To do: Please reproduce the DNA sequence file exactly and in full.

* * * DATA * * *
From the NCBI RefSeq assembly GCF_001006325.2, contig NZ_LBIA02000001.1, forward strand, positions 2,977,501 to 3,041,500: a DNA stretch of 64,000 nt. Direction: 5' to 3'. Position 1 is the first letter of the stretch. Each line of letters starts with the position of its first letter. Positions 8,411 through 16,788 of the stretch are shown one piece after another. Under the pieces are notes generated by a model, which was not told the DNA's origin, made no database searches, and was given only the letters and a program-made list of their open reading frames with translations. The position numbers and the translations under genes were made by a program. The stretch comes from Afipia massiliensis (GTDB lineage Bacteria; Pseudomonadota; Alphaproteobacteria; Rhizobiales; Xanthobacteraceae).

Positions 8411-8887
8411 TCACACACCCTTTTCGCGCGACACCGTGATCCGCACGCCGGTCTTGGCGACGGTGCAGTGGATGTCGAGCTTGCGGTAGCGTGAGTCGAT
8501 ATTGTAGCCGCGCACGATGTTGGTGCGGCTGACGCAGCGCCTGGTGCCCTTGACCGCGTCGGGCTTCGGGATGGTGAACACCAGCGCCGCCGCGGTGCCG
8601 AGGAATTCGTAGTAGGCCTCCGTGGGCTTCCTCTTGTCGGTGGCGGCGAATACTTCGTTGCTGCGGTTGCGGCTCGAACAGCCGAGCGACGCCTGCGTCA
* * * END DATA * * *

From the NCBI RefSeq assembly GCF_001006325.2, contig NZ_LBIA02000001.1, forward strand, positions 2,977,501 to 3,041,500: a DNA stretch of 64,000 nt. Direction: 5' to 3'. Position 1 is the first letter of the stretch. Each line of letters starts with the position of its first letter. Positions 8,411 through 16,788 of the stretch are shown one piece after another. Under the pieces are notes generated by a model, which was not told the DNA's origin, made no database searches, and was given only the letters and a program-made list of their open reading frames with translations. The position numbers and the translations under genes were made by a program. The stretch comes from Afipia massiliensis (GTDB lineage Bacteria; Pseudomonadota; Alphaproteobacteria; Rhizobiales; Xanthobacteraceae).

Positions 8411-8887
8411 TCACACACCCTTTTCGCGCGACACCGTGATCCGCACGCCGGTCTTGGCGACGGTGCAGTGGATGTCGAGCTTGCGGTAGCGTGAGTCGAT
8501 ATTGTAGCCGCGCACGATGTTGGTGCGGCTGACGCAGCGCCTGGTGCCCTTGACCGCGTCGGGCTTCGGGATGGTGAACACCAGCGCCGCCGCGGTGCCG
8601 AGGAATTCGTAGTAGGCCTCCGTGGGCTTCCTCTTGTCGGTGGCGGCGAATACTTCGTTGCTGCGGTTGCGGCTCGAACAGCCGAGCGACGCCTGCGTCA